Fed sticks with new easing stimulus plan

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In September, the Fed announced it was undertaking a third round of "quantitative easing" buying up $40 billion worth of bonds per month. The purchases are meant to further lower borrowing rates and spur economic activity. Unlike its first two attempts at easing, the Fed did not set a cap on the size of the purchases, instead leaving it open-ended, saying it would continue the purchases until the economy was stronger.

The Fed also announced at that meeting that it expected to keep rates near zero through mid-2015, up from its prior estimate of the end of 2014.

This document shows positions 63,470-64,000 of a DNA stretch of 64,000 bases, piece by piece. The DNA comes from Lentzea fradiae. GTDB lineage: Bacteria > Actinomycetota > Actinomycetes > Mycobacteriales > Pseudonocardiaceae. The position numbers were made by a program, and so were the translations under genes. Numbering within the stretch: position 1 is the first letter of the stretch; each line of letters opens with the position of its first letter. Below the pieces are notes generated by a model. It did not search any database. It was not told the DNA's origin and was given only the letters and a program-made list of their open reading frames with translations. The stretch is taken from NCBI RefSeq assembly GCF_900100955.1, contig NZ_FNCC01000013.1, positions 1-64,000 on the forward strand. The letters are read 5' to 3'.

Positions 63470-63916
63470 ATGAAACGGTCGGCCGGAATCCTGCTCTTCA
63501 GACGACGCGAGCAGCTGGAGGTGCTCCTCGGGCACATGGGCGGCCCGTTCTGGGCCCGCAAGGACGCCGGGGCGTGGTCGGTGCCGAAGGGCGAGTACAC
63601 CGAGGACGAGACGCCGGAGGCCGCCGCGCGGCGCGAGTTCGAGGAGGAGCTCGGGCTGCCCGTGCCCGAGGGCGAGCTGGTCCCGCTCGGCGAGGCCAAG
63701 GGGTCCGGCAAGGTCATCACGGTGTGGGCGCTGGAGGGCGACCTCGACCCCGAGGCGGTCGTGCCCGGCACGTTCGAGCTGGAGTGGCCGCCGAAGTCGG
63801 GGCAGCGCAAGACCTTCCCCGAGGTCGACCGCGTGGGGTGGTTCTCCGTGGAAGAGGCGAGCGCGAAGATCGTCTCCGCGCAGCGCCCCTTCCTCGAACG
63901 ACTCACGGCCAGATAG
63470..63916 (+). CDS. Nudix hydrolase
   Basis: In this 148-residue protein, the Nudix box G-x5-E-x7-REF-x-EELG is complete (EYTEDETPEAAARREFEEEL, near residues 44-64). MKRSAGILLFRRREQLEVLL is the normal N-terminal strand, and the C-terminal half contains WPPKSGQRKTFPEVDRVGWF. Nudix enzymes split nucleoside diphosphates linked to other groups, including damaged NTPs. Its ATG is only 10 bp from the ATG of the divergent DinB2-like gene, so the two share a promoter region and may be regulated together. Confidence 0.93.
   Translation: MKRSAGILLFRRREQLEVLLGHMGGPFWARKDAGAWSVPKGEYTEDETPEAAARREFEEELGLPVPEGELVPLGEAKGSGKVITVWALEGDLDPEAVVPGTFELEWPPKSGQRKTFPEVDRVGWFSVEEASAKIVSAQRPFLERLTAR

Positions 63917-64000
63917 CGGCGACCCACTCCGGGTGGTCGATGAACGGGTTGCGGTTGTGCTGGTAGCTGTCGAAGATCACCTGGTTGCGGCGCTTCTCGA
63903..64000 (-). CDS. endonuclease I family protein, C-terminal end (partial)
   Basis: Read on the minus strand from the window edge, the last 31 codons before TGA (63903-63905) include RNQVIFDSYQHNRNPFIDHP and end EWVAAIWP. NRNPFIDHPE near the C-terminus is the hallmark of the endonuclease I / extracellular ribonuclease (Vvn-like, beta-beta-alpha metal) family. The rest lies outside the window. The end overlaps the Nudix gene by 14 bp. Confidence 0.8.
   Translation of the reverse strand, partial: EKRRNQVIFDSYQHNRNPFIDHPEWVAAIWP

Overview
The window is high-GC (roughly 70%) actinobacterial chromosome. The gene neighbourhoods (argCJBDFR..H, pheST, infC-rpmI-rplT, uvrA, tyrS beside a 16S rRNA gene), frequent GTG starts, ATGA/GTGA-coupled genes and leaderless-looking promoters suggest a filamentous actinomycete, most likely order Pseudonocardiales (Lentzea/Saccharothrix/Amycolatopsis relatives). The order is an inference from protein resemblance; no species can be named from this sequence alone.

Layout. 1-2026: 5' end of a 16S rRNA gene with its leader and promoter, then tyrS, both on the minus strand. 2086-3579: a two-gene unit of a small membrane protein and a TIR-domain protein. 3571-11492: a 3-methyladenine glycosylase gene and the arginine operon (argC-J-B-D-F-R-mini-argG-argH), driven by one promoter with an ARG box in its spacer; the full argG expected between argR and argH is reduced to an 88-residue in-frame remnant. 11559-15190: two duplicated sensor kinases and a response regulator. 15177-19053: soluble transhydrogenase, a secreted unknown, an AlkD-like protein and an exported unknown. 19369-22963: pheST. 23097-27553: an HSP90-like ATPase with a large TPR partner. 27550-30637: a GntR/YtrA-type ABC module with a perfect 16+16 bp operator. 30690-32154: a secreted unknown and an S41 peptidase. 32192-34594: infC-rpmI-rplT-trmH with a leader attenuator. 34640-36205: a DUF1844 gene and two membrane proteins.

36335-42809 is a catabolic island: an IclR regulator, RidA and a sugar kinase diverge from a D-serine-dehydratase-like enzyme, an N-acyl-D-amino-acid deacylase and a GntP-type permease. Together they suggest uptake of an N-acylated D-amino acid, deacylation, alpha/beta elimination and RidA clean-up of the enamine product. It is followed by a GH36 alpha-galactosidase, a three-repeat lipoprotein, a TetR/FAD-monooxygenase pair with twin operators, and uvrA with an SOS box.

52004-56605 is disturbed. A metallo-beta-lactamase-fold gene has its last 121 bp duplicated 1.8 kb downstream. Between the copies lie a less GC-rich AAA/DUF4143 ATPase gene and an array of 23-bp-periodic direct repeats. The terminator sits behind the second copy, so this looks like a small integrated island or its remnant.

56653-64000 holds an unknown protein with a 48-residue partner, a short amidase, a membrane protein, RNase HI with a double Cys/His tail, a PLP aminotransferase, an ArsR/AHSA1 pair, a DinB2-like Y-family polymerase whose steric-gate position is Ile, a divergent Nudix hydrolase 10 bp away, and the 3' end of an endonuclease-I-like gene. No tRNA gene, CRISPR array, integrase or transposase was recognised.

In its new statement, the Fed did note that inflation had "somewhat" increased as energy prices climbed.

When the Fed announced its new policy, Republicans were critical of the move. Long wary of the dangers of inflation when it comes time to unwind the purchases, GOP lawmakers have discouraged the Fed from pursuing more efforts to stimulate the economy.

In a statement Wednesday, Rep. Kevin Brady (R-Texas), the ranking Republican on the Joint Economic Committee who authored a sweeping bill to overhaul the Fed, continued that critique.

"The Federal Reserve is exposing taxpayers to enormous future risks stemming from its extraordinary monetary policy actions," he said. "Trillions of dollars of monetary morphine will not fix this economy. Congress and the President need to get our fiscal house in order and end the uncertainty over future policy that is holding our economy back."